The topic of today’s Communication Lab experiment is Sweet & Sour. You may have tasted a sweet and sour sauce, often used in Chinese cuisine to go with fish or meat. The intriguing part about Sweet & Sour is that it combines very different and somewhat opposing flavors to create a new, balanced flavor. We are going to take this concept of Sweet & Sour and apply it to our communication.
Video link: http://youtu.be/pWPw7jbUk9I
Have you ever felt stuck or pulled in different directions by an internal struggle because you had conflicting thoughts in your head? Today we will learn about integrative thinking, which is similar to the concept of Sweet & Sour. You will pick up a communication technique that will help you transform conflicting ideas into creative solutions.
In his book “The Opposable Mind: How Successful Leaders Win Through Integrative Thinking,” Roger Martin defines integrative thinking as:
“The ability to face constructively the tension of opposing ideas and, instead of choosing one at the expense of the other, generate a creative resolution of the tension in the form of a new idea that contains elements of the opposing ideas but is superior to each.”
The expression that often indicates the presence of conflicting thoughts is “Yes… but…” . For example, you know you should do something, but you can see many obstacles on your way that keep you stuck. Instead of a clear “No, nope, nowhere, nohow,’” you offer a tacit “YOPE’” – “yes” and “nope” in one. This “YOPE” thinking is a protective strategy to minimize uncertainty or the risk of failure. YOPE gives no hope.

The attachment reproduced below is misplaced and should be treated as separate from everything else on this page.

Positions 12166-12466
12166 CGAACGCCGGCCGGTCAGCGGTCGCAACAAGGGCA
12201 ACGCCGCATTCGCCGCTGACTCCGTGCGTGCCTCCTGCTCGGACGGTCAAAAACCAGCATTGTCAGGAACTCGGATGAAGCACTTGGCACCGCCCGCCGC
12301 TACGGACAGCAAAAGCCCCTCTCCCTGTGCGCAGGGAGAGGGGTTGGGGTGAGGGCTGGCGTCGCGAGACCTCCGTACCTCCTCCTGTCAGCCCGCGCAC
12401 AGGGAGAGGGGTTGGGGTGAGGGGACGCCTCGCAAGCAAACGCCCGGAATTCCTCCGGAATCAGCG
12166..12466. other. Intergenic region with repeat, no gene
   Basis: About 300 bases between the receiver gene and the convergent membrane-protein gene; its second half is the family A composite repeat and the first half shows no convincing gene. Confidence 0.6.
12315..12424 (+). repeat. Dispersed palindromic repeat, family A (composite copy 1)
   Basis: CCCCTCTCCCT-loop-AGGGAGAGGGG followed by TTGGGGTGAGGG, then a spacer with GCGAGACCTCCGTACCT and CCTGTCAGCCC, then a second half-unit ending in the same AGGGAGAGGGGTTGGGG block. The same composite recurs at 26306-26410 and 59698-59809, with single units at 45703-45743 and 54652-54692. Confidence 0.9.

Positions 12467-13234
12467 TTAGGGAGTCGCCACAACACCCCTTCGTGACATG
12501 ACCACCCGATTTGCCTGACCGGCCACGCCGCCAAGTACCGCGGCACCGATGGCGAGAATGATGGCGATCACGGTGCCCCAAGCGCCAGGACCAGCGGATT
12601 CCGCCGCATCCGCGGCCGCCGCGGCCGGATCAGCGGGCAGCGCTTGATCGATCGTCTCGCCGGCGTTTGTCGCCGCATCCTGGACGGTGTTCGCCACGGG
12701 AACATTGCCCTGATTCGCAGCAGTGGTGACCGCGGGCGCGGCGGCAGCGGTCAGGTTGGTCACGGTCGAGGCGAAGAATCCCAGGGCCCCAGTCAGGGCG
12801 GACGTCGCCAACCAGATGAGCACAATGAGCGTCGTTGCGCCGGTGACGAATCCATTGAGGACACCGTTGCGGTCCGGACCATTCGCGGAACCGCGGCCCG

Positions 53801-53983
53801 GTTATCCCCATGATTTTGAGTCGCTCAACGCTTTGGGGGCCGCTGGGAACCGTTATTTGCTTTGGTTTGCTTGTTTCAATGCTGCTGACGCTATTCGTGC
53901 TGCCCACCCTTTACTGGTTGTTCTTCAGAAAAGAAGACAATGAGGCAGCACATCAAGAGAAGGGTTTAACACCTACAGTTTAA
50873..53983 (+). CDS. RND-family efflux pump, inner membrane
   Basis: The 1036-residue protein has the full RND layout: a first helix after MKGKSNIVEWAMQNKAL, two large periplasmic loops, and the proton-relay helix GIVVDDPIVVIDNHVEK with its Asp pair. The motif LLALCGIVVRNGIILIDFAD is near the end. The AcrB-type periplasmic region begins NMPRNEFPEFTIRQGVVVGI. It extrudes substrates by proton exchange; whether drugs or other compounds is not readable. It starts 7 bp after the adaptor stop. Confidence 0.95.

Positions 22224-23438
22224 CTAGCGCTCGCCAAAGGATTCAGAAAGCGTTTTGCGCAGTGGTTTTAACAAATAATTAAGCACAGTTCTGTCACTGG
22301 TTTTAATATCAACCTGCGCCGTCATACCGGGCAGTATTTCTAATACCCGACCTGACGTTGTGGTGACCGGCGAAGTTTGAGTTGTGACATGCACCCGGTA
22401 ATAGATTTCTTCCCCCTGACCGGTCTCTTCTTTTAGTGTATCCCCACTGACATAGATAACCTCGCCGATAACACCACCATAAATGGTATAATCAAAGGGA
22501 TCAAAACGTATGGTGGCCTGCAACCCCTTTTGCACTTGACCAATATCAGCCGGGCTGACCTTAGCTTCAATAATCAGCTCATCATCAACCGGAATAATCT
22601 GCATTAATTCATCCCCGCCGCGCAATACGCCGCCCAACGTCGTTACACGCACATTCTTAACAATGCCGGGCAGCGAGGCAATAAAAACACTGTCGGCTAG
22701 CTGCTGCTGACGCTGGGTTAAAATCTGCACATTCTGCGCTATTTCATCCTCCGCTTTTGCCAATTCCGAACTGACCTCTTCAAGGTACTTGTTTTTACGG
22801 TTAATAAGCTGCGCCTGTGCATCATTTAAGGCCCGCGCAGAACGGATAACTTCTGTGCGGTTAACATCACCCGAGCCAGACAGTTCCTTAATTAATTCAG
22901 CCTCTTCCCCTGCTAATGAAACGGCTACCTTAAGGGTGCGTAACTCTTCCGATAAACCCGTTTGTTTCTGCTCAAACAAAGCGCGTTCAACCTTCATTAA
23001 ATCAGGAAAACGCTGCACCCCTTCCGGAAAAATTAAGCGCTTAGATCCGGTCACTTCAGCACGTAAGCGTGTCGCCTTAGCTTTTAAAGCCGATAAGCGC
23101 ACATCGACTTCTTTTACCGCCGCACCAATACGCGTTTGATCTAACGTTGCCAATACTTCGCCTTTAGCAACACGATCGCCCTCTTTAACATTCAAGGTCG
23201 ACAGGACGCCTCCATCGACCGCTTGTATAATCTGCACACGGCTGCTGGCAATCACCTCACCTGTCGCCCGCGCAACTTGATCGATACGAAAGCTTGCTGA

Turn “Yes… but…” into “Yes…and…so…”
Instead, let’s play a language game to get at the core of the issues.
Example: A client of mine may say, “I need to give this person an honest feedback, but she will get upset and won’t listen.”
This is the cautious YOPE response that doesn’t encourage action.
The trick is to change the ‘yes…but…’ response to ‘yes…and…so…’.
Example: “I need to give this person an honest feedback, and she will get upset and won’t listen, so…”
After ‘so’ is where the secret Sweet & Sour sauce comes in. The person has to come up with the next proposition, assuming the first two are true. This can either boost some creative thinking or reveal limiting beliefs and barriers.
“I need to give this person an honest feedback, and she will get upset and won’t listen, so…”
- “I have to prepare for this conversation more deliberately”
- “I have to control my own responses better”
- “we have to choose the best time and place possible for this conversation”
- “I need to acknowledge how she feels first”
- “I have to avoid making the issue personal and give a lot of support”
- “we should brainstorm solutions together”
When you play with the language like that, it may illuminate some fallacies and inconsistencies in your thinking and prompt more creative responses.